Wall Street Employment: Worst Market Ever?

Depends on how you count it

Yup. It’s bad out there. The securities industry has lost a record number of jobs, according to a recent report from the Securities Industry Association. But as a percentage of total jobs, the 1973-1974 bloodletting was worse.

Overall securities industry employment fell to 705,700 in February 2003, a 10 percent drop from the all-time high of 786,100 recorded in April of 2001. The job losses far exceed cuts recorded in the years following other historical market declines, according to the report. The 1987 market crash resulted in nearly 40,000 net job losses as compared to 80,400 lost since April 2001. In the years following the 1973-74 bear market, the industry shed 34,400 jobs.

But, as a percentage of total employees, the recent bear market job cuts haven’t bit as deeply as the 1973-1974 bear market, in which the Dow dropped by 45 percent in 23 months. During that debacle, the securities industry shed 17 percent of its employees.

That total includes back-office personnel, investment bankers and everyone in-between. As you might expect, the current bear market has culled the ranks of registered reps, too. According to a preliminary figure from the U.S. Department of Labor (from which the SIA gathers its data), the number of reps continued to fall–to 488,800 in March 2003. This is a 14.7 percent drop from the all-time high broker employment figure of 573,200 in 2000.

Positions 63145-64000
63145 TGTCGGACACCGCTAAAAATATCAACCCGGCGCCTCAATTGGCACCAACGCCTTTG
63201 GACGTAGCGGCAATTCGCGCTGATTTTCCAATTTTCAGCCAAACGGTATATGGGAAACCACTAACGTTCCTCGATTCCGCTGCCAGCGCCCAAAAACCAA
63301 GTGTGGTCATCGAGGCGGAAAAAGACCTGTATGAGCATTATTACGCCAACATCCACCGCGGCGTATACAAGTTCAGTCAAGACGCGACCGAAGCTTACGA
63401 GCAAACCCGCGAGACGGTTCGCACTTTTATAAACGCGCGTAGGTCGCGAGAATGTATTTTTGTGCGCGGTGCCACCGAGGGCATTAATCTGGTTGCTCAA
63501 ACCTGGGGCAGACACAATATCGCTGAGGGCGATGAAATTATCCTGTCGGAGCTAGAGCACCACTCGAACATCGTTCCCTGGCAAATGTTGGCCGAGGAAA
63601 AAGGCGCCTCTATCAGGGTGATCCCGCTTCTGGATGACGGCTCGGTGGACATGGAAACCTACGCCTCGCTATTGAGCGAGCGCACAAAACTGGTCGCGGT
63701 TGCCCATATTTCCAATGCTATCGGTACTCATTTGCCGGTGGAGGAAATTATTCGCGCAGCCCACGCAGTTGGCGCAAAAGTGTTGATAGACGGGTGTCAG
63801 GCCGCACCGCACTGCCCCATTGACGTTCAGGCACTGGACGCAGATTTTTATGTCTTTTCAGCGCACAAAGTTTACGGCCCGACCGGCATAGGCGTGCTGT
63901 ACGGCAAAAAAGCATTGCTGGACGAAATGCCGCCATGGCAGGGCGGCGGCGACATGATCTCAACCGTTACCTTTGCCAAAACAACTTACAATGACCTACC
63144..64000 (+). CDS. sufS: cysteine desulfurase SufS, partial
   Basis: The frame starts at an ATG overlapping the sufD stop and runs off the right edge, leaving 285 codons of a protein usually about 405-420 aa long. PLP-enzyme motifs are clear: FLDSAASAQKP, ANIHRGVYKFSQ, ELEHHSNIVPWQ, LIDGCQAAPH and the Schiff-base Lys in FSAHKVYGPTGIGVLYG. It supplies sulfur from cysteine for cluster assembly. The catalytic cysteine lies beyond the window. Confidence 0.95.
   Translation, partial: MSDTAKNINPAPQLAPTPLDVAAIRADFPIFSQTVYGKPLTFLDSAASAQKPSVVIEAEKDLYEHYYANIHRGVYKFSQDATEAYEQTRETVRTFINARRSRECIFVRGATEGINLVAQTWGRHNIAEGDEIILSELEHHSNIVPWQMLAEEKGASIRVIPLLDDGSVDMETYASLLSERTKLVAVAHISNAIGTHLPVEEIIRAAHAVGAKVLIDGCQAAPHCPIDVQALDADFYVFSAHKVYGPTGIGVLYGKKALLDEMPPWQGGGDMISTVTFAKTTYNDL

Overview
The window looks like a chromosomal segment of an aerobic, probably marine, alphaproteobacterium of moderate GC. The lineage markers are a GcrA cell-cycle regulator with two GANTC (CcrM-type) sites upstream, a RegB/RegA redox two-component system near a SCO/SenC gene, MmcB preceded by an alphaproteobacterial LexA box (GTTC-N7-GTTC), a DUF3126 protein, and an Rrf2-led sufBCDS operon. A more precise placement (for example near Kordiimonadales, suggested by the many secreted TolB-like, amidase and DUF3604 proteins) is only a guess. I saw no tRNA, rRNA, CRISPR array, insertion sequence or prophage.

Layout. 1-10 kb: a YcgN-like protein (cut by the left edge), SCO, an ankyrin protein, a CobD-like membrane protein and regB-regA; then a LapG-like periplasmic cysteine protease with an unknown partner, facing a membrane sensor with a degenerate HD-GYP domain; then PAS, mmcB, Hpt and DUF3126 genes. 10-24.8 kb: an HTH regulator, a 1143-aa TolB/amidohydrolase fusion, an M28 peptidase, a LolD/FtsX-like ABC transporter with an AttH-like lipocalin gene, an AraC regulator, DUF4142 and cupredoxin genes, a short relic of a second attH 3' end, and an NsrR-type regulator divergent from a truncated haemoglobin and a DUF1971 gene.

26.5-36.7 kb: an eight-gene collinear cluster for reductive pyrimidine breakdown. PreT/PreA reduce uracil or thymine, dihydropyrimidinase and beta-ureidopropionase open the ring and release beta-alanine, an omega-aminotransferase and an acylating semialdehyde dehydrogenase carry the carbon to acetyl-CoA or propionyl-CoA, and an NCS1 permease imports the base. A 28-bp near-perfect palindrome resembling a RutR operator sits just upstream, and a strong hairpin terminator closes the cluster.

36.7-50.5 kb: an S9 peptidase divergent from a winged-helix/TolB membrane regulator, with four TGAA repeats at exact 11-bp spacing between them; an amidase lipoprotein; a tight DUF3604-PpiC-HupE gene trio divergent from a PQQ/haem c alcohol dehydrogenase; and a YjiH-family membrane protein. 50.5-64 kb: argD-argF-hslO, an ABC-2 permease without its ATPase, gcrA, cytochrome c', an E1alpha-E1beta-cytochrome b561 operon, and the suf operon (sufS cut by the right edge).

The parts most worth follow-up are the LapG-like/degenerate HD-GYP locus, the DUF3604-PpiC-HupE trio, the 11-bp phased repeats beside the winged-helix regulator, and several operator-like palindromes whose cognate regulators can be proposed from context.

George R. Monahan, director of industry studies at the SIA, expects continued losses during the second quarter of this year to be "concentrated among retail firms and retail activities at all firms domestically." He also believes U.S. firms will need to make additional cuts in foreign operations.

Not surprisingly, the state of New York and New York City have been hit hard by the downturn, experiencing record declines in securities-related jobs of 18 percent and 19 percent respectively over the past two years.

Monahan points out that New York firms tend to have high overhead, which could cause them to lose even more employees in the coming months. The overhead issue is even more pronounced when the industry’s increased use of lower-cost electronic communications networks (ECNs) and alternative trading systems (ATSs) are considered.

In the report, Monahan also warns that New York "must always remain mindful, even in times of state and city budget crises, of the sensitivity of the securities industry to cost reduction."

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